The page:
A Fresh Look at Free Will and Determinism in Terry Gilliam's '12 Monkeys'

Susanne Kord gets to the heart of the philosophical issues in Terry Gilliam's 1995 time-travel dystopia, 12 Monkeys.


The Devonns' Debut Is a Love Letter to Chicago Soul

Chicago's the Devonns pay tribute the soul heritage of their city with enough personality to not sound just like a replica.


Jaye Jayle's 'Prisyn' Is a Dark Ride Into Electric Night

Jaye Jayle salvage the best materials from Iggy Pop and David Bowie's Berlin-era on Prisyn to construct a powerful and impressive engine all their own.


Kathleen Edwards Finds 'Total Freedom'

Kathleen Edwards is back making music after a five-year break, and it was worth the wait. The songs on Total Freedom are lyrically delightful and melodically charming.


HBO's 'Lovecraft Country' Is Heady, Poetic, and Mangled

Laying the everyday experience of Black life in 1950s America against Cthulhuian nightmares, Misha Green and Jordan Peele's Lovecraft Country suggests intriguing parallels that are often lost in its narrative dead-ends.


Jaga Jazzist's 'Pyramid' Is an Earthy, Complex, Jazz-Fusion Throwback

On their first album in five years, Norway's Jaga Jazzist create a smooth but intricate pastiche of styles with Pyramid.


Finding the Light: An Interview with Kathy Sledge

With a timeless voice that's made her the "Queen of Club Quarantine", Grammy-nominated vocalist Kathy Sledge opens up her "Family Room" and delivers new grooves with Horse Meat Disco.


'Bigger Than History: Why Archaeology Matters'

On everything from climate change to gender identity, archaeologists offer vital insight into contemporary issues.


'Avengers: Endgame' Culminates 2010's Pop Culture Phenomenon

Avengers: Endgame features all the expected trappings of a superhero blockbuster alongside surprisingly rich character resolutions to become the most crowd-pleasing finalés to a long-running pop culture series ever made.


Max Richter's 'VOICES' Is an Awe-Inspiring and Heartfelt Soundscape

Choral singing, piano, synths, and an "upside-down" orchestra complement crowd-sourced voices from across the globe on Max Richter's VOICES. It rewards deep listening, and acts as a global rebuke against bigotry, extremism and authoritarianism.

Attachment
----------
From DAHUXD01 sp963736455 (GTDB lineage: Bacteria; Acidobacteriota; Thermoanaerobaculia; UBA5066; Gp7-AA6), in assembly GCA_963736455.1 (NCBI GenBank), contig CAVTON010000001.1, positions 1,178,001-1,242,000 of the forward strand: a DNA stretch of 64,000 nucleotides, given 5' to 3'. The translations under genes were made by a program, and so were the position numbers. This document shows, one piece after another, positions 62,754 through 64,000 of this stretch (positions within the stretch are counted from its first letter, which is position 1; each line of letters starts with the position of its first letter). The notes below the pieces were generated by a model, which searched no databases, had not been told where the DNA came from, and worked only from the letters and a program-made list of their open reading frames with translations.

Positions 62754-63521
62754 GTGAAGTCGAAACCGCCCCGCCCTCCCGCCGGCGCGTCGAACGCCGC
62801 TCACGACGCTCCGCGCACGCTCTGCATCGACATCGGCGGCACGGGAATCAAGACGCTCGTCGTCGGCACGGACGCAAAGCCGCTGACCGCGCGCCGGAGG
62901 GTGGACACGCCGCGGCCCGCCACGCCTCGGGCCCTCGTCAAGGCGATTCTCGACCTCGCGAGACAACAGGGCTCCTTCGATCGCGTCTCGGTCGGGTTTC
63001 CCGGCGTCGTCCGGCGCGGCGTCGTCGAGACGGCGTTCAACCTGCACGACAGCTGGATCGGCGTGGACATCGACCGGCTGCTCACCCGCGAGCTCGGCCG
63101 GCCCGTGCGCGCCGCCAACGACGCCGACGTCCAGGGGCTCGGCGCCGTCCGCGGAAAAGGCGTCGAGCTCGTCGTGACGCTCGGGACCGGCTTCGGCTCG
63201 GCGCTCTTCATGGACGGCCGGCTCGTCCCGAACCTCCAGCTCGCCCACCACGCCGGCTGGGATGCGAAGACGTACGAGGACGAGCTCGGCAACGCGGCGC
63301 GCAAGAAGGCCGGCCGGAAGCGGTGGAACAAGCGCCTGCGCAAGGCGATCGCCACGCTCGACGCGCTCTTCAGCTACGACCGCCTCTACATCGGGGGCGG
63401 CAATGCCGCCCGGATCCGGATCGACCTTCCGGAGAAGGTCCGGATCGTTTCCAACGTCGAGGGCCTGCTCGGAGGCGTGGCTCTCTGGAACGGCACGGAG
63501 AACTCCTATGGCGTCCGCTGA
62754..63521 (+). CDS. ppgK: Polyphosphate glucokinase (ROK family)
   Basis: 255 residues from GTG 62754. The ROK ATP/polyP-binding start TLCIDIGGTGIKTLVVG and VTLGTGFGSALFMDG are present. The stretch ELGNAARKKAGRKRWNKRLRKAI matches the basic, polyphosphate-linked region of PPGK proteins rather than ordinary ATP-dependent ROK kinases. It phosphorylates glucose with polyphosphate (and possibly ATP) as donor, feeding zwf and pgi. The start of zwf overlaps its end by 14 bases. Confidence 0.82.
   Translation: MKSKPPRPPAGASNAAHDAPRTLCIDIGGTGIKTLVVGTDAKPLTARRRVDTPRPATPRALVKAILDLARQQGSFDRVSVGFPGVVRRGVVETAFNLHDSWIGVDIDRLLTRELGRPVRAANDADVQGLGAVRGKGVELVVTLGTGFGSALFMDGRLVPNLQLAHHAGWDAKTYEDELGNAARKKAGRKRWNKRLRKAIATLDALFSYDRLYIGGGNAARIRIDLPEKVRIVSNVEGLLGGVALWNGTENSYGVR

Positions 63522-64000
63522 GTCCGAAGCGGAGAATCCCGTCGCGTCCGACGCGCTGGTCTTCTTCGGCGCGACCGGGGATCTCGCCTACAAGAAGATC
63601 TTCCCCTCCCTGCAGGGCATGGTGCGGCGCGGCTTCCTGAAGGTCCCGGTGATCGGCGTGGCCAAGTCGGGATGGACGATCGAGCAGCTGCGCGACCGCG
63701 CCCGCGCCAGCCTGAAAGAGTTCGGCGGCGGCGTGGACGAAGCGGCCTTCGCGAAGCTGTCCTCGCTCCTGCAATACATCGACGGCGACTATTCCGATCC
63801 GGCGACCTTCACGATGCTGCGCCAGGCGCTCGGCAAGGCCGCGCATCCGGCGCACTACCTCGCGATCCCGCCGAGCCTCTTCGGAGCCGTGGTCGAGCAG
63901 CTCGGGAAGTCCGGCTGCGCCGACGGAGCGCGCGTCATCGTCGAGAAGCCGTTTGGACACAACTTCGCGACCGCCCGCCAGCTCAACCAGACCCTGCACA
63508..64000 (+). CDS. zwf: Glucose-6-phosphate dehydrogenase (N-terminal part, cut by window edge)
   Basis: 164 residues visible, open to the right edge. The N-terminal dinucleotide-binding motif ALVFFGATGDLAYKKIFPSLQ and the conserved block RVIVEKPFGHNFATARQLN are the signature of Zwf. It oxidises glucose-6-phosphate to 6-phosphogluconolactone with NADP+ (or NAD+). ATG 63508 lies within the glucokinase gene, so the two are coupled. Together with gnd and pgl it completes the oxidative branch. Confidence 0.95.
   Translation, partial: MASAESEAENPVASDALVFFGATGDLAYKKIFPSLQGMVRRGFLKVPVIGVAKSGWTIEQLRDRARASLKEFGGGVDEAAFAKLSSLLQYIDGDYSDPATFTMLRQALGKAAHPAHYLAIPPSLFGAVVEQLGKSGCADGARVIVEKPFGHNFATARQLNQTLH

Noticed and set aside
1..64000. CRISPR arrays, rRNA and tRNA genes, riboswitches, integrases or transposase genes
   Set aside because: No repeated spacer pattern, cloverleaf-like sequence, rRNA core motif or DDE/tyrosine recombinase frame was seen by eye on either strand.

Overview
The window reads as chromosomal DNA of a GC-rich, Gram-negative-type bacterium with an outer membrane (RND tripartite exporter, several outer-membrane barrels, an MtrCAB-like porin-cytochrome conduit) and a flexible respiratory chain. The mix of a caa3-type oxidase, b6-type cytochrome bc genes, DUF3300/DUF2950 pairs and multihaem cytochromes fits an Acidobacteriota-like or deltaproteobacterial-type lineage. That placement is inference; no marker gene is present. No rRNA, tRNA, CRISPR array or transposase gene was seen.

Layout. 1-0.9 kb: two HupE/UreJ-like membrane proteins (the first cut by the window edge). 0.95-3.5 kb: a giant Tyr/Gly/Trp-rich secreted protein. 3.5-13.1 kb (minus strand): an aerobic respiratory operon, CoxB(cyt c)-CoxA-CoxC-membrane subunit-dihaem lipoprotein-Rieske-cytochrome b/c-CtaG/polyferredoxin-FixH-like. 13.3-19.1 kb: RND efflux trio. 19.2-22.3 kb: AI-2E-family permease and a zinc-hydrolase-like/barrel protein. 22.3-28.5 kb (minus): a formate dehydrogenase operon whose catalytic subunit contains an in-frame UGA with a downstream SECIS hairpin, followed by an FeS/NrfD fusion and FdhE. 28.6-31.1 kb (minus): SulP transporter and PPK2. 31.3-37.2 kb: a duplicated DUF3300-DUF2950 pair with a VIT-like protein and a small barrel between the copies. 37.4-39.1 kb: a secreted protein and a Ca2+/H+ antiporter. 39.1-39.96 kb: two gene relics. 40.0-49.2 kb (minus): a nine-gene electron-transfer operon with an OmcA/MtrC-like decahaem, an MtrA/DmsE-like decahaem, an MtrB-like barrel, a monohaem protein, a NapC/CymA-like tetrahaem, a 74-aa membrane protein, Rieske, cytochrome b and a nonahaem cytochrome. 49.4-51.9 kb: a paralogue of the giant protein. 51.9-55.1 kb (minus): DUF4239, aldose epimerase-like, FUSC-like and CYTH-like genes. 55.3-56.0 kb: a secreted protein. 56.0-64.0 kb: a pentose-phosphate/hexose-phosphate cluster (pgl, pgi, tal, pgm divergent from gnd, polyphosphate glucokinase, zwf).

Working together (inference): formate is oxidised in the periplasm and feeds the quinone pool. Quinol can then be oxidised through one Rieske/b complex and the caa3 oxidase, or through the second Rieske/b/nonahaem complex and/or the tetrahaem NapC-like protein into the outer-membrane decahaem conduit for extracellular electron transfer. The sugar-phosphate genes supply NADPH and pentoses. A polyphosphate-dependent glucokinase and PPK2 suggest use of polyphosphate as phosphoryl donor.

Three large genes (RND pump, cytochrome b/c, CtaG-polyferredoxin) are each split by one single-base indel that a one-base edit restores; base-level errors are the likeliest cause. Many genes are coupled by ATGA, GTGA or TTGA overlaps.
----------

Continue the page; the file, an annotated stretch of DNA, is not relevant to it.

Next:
DYLYN Dares to "Find Myself" by Facing Fears and Life's Dark Forces (premiere + interview)

Shifting gears from aspiring electropop princess to rock 'n' rule dream queen, Toronto's DYLYN is re-examining her life while searching for truth with a new song and a very scary-good music video.


JOBS Make Bizarre and Exhilarating Noise with 'endless birthdays'

Brooklyn experimental quartet JOBS don't have a conventional musical bone in their body, resulting in a thrilling, typically off-kilter new album, endless birthdays.


​Nnamdï' Creates a Lively Home for Himself in His Mind on 'BRAT'

Nnamdï's BRAT is a labyrinth detailing the insular journey of a young, eclectic DIY artist who takes on the weighty responsibility of reaching a point where he can do what he loves for a living.


Monte Warden and the Dangerous Few Play It Cool​

Austin's Monte Warden and the Dangerous Few perform sophisticatedly unsophisticated jazz/Americana that's perfect for these times


Eleanor Underhill Takes Us to the 'Land of the Living' (album stream)

Eleanor Underhill's Land of the Living is a diverse album drawing on folk, pop, R&B, and Americana. It's an emotionally powerful collection that inspires repeated listens.


How Hawkwind's First Voyage Helped Spearhead Space Rock 50 Years Ago

Hawkwind's 1970 debut opened the door to rock's collective sonic possibilities, something that connected them tenuously to punk, dance, metal, and noise.


Graphic Novel 'Cuisine Chinoise' Is a Feast for the Eyes and the Mind

Lush art and dark, cryptic fables permeate Zao Dao's stunning graphic novel, Cuisine Chinoise.


Alanis Morissette's 'Such Pretty Forks in the Road' Is a Quest for Validation

Alanis Morissette's Such Pretty Forks in the Road is an exposition of dolorous truths, revelatory in its unmasking of imperfection.

Collapse Expand Reviews

Collapse Expand Features
PM Picks
Collapse Expand Pm Picks

© 1999-2020 All rights reserved.
PopMatters is wholly independent, women-owned and operated.